Throw Back Thursdays

Information About Milkweed Plant History

By Darcy Larum | June 7, 2018
Image by Darcy Larum

Information About Milkweed Plant History

by Darcy Larum June 7, 2018

Information About Milkweed Plant History

By Darcy Larum | June 7, 2018

If I were told I could only grow one genus of plant in my garden, I wouldn’t hesitate to choose Asclepias, commonly known as milkweed plants. This is, of course, because of the joy I am filled with raising monarch butterflies. Milkweed is the only host plant of monarchs, so a world without milkweed would be a world without beautiful, graceful monarch butterflies. However, milkweed is much more than just food for monarchs. Throughout history milkweed has been used for many things, and these historical uses have great potential for the future.

Milkweed Plant History

Native to North America, milkweed plants were used by Native Americans not only as a food and medicine, but also for many various things. As a food, milkweed leaves were cooked or stewed like spinach or kale. Its flowers were harvested while still green and steamed like broccoli. Because milkweed plants can cause mild toxicity when ingested raw, they must be cooked before ingestion. When settlers came to the New World, Native Americans taught them how to safely prepare milkweed plants for consumption. It is important to note that when you are handling milkweed, do not to rub your eyes, as the sap in an eye irritant.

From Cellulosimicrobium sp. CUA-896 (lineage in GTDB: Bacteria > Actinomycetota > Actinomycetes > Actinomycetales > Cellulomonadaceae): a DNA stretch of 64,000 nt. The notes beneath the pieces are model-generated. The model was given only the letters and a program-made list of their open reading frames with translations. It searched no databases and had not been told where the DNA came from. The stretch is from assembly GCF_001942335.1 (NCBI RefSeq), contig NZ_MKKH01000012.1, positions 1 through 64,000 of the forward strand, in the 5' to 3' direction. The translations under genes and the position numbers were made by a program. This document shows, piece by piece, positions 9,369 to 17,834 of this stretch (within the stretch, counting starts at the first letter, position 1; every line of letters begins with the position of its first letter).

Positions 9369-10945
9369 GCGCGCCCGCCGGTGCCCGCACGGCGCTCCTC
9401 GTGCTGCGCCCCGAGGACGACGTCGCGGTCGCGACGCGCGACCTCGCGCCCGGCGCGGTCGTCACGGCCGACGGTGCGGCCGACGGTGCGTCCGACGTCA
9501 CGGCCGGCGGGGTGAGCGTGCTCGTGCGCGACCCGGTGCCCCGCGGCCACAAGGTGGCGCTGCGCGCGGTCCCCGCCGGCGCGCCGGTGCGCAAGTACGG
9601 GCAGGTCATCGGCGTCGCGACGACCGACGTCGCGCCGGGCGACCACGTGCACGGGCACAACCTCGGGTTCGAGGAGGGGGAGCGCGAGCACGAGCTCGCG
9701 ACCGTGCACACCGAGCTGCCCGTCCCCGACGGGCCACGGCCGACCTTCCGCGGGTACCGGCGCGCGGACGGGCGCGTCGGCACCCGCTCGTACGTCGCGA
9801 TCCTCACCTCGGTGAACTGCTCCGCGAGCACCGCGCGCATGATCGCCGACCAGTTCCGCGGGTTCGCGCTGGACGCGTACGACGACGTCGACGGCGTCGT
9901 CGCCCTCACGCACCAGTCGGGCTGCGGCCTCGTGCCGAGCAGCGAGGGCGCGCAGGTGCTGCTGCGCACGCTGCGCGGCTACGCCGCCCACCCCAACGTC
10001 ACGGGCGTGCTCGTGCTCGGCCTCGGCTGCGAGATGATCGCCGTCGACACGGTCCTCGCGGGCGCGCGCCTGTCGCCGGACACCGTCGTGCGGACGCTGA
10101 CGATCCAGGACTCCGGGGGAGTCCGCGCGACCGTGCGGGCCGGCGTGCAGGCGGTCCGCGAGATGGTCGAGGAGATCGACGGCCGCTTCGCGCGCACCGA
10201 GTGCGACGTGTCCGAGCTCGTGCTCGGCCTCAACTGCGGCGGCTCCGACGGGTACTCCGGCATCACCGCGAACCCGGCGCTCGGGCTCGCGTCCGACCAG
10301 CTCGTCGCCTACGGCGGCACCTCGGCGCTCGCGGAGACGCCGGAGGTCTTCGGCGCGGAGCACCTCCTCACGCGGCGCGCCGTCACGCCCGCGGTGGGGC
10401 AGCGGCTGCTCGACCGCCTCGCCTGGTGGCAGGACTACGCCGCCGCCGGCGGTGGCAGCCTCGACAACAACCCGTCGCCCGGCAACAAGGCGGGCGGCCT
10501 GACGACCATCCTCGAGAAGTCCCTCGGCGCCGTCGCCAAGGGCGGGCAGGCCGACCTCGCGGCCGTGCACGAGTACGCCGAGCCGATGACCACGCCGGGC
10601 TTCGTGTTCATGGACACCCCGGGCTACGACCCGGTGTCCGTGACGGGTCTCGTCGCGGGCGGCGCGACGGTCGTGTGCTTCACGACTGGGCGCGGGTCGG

Milkweed is high in vitamin C and Beta Carotene. Medicinally, milkweed sap was used to treat warts, wounds, burns, ringworm, and insect bites. Milkweed sap was also reportedly used to stimulate lactation in nursing women. A strong infusion was made of milkweed roots and leaves to treat such ailments as coughs, bronchitis, colds, typhoid fever, asthma, arthritis, PMS, worms and to soothe the nerves.

Milkweed plant history reveals additional uses though. The white, silky fluff attached to milkweed seeds has been found to be six times more buoyant than cork and can provide five times more warmth than wool. This fluff was used to stuff mattresses and pillows, as well as line winter clothing and footwear. The fluff was also spun to make a warm, wool-like yarn. In WWII, milkweed seed fluff was used to stuff life jackets. Pod fluff was also carried as a tinder by Native Americans and they used the coarse, stringy stems to make twine and rope. In more recent times, milkweed has been studied for use as a paper, fossil fuel and rubber substitute. Scientists are also developing natural nematode controls from milkweed seeds.

Besides its usefulness to humans, over 450 species of insects rely on milkweed plants as a food source. While not all these insects are beneficial, many of them are different species of butterflies and bees. Bees and butterflies, including the monarch, favor the nectar of milkweed blooms. It’s very common to see different species of butterflies and bees feeding on milkweed plants at the same time. Milkweed is also the only food that monarch caterpillars eat and a host plant for the tussock moth and ladybugs.

Unfortunately, milkweed is oftentimes considered a nuisance weed because it so easily reseeds itself in the garden. However, it is actually a valuable native plant which sustains many beneficial insects and is being considered for its potential as a renewable resource. Instead of weeding out these lovely important plants, we should be planting them in butterfly friendly gardens.

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    Zander
    Comment added July 30, 2019Reply

    Darcy, could you please cite some of your sources? This is a great article that I find inspiring. I would like to dig deeper. Where do you recommend?

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